Copyright 2014 MillieAnne Lowe, Orange County, California
The images of cable cars passing behind me and pigeons flying overhead reflected in the store windows on Powell Street. Tourists crowded around the cable car stop and the conductor called out, “Stand back, stand back, now.”
At crowded times like this I hug my purse close to my body for fear of pick-pockets, but today I suspected I was being followed. I caught sight of a stranger pausing each time I stopped, and he moved only after I started walking again. I decided that if he made a move to grab my purse, I would scream. It is ten minutes after five and the streets are crowded with people who just left work and have come over to Union Square and Macy’s to shop or meet a friend for dinner. In San Francisco, this was a way of life after work. I reassured myself, Haley, you’ll be safe.
Just the same, I used the skills I learned in an Investigative Journalism class. I made mental notes of what he wore – a white pullover sweatshirt underneath a dark brown leather jacket, a navy blue neck scarf, and jeans. My quick glimpses of him caught this much but I couldn’t recall ever seeing his feet. Tennis shoes?
The dark clouds hovering over my favorite shopping area grew ominous. They were signals, like flashing red lights by the train tracks, or trumpets blaring announcing the arrival of the King. These clouds were signaling that doom was coming. Thank goodness I remembered to carry my umbrella today. Though if it rained right now, I wasn’t too far from my apartment on Bush Street. I speculated that I might make it home fairly dry.
Suddenly, heavy raindrops fell like a million mini-bombs. Good grief! My trench coat was sopping wet before I even got my handy umbrella opened. Darn, I should have splurged and bought the coat labeled “Waterproof.”
I fought the howling wind and the heavy rainfall as I climbed up the last block of Powell Street to Bush. As I dashed up the speckled marbled steps to the mailboxes and front door, old Mrs. Johnson, who always baked us cookies on the weekend, stood at the top of the stairs shaking her cane in the air at me.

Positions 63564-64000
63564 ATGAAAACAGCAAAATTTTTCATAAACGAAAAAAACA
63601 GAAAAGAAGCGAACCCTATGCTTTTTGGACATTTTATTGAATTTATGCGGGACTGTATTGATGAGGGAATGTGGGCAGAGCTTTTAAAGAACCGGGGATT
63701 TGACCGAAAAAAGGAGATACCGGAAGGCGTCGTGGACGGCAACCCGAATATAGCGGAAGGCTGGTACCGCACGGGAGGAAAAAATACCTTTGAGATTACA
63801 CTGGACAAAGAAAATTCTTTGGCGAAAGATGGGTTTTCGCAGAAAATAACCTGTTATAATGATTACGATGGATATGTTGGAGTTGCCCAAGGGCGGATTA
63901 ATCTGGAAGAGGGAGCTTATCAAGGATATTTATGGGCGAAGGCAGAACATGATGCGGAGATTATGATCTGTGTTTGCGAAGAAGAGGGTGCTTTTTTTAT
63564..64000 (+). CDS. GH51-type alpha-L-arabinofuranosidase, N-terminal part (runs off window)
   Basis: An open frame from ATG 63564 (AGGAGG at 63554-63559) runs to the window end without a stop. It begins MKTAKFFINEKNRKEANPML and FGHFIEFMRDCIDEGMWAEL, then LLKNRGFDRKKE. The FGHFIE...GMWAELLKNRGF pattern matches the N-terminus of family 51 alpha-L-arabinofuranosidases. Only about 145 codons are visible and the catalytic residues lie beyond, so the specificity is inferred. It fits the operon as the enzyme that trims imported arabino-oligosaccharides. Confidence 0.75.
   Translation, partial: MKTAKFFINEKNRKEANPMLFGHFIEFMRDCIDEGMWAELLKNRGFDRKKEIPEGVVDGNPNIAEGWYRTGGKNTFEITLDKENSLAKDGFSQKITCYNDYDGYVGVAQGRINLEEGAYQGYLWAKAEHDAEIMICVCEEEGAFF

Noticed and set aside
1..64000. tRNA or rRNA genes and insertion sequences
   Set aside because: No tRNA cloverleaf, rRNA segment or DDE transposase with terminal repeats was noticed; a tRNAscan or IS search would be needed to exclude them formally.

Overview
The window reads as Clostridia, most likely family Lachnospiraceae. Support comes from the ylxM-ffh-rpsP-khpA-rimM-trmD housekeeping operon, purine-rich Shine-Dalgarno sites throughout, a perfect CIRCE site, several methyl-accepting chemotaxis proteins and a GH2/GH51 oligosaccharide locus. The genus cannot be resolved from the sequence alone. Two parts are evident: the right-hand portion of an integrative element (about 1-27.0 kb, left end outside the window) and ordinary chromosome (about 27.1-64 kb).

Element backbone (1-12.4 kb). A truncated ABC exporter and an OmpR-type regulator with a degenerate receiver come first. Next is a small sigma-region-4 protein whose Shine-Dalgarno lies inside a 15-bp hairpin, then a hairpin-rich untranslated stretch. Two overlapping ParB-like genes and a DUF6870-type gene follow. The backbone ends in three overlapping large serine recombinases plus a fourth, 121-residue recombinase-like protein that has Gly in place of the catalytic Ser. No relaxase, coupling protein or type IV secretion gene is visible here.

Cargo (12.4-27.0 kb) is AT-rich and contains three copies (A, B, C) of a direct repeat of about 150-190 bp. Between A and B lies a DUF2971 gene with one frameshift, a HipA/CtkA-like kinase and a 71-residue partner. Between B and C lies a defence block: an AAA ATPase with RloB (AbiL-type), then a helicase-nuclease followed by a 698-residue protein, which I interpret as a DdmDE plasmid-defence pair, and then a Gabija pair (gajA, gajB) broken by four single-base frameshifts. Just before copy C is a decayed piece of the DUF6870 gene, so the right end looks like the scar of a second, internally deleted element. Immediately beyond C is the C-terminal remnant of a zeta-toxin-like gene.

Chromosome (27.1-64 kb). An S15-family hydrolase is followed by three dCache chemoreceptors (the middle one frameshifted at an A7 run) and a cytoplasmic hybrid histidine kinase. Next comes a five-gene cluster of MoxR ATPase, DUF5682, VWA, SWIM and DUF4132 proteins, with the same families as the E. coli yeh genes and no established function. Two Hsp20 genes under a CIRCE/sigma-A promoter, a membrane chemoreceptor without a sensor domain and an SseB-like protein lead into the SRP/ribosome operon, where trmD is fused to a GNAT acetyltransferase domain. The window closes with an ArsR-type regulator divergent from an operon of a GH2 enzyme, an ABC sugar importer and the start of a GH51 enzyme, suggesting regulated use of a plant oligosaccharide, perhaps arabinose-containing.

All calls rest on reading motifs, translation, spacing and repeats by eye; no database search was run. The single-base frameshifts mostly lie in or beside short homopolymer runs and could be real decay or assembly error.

I started to say, “Hello Mrs. J…,” but right then she fell against me. She looked like a frail old lady, but the weight of her caused me to fall on my knees as I tried to protect her head from hitting the cold and hard wet floor.
The pain made me angry. “Oh, fish bucket!” I was about to swear, but saved myself by changing phrases. I’d been trying to break the bad habit for a while. Then a deep and long “Boom!” sounded right behind my back. It frightened me so much I leaned forward to cover old Mrs. Johnson with my body from whatever it was. That’s when I saw her bloody face. Was that blood from a nosebleed?
I turned toward the street to call for help and saw someone dashing away. Was that the same man who followed me earlier? I had forgotten about him when it started to rain. Or, was that just someone running for cover in this storm? All I saw this time were hunched shoulders and a jacket collar pulled up. Did I see a touch of brown and blue, or did I imagine it?
The front door swung open. My roommate, Jeanne and her friend, Krista, came out laughing, “Oh my God! Was that really thunder and lightning, or did someone just shoot a giant garbage can across the street?” said Jeanne.
When they saw me on the floor, they spoke like twins, “Holy Cow! What happened to Mrs. Johnson?”
Copyright 2014, MillieAnne Lowe, Orange County, California